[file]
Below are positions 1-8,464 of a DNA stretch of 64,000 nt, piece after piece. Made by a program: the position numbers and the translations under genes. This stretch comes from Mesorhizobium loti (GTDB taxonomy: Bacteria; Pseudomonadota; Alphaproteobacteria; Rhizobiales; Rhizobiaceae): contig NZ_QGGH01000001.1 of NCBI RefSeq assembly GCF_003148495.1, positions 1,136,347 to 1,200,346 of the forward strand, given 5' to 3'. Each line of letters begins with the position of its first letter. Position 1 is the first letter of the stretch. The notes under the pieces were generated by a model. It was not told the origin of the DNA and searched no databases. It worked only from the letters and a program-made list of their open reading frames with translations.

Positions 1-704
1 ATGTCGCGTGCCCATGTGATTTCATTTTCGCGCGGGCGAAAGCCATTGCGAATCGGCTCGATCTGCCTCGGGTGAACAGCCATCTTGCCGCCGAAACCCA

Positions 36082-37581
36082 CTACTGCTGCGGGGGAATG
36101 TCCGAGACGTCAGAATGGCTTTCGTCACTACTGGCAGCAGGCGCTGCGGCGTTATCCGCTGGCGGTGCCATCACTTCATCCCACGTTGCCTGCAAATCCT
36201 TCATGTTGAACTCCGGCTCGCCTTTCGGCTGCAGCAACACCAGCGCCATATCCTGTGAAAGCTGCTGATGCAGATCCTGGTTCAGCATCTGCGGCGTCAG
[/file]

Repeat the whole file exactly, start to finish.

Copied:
Below are positions 1-8,464 of a DNA stretch of 64,000 nt, piece after piece. Made by a program: the position numbers and the translations under genes. This stretch comes from Mesorhizobium loti (GTDB taxonomy: Bacteria; Pseudomonadota; Alphaproteobacteria; Rhizobiales; Rhizobiaceae): contig NZ_QGGH01000001.1 of NCBI RefSeq assembly GCF_003148495.1, positions 1,136,347 to 1,200,346 of the forward strand, given 5' to 3'. Each line of letters begins with the position of its first letter. Position 1 is the first letter of the stretch. The notes under the pieces were generated by a model. It was not told the origin of the DNA and searched no databases. It worked only from the letters and a program-made list of their open reading frames with translations.

Positions 1-704
1 ATGTCGCGTGCCCATGTGATTTCATTTTCGCGCGGGCGAAAGCCATTGCGAATCGGCTCGATCTGCCTCGGGTGAACAGCCATCTTGCCGCCGAAACCCA

Positions 36082-37581
36082 CTACTGCTGCGGGGGAATG
36101 TCCGAGACGTCAGAATGGCTTTCGTCACTACTGGCAGCAGGCGCTGCGGCGTTATCCGCTGGCGGTGCCATCACTTCATCCCACGTTGCCTGCAAATCCT
36201 TCATGTTGAACTCCGGCTCGCCTTTCGGCTGCAGCAACACCAGCGCCATATCCTGTGAAAGCTGCTGATGCAGATCCTGGTTCAGCATCTGCGGCGTCAG